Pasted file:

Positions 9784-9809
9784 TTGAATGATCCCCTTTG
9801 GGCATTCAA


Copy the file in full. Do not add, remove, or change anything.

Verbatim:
Positions 9784-9809
9784 TTGAATGATCCCCTTTG
9801 GGCATTCAA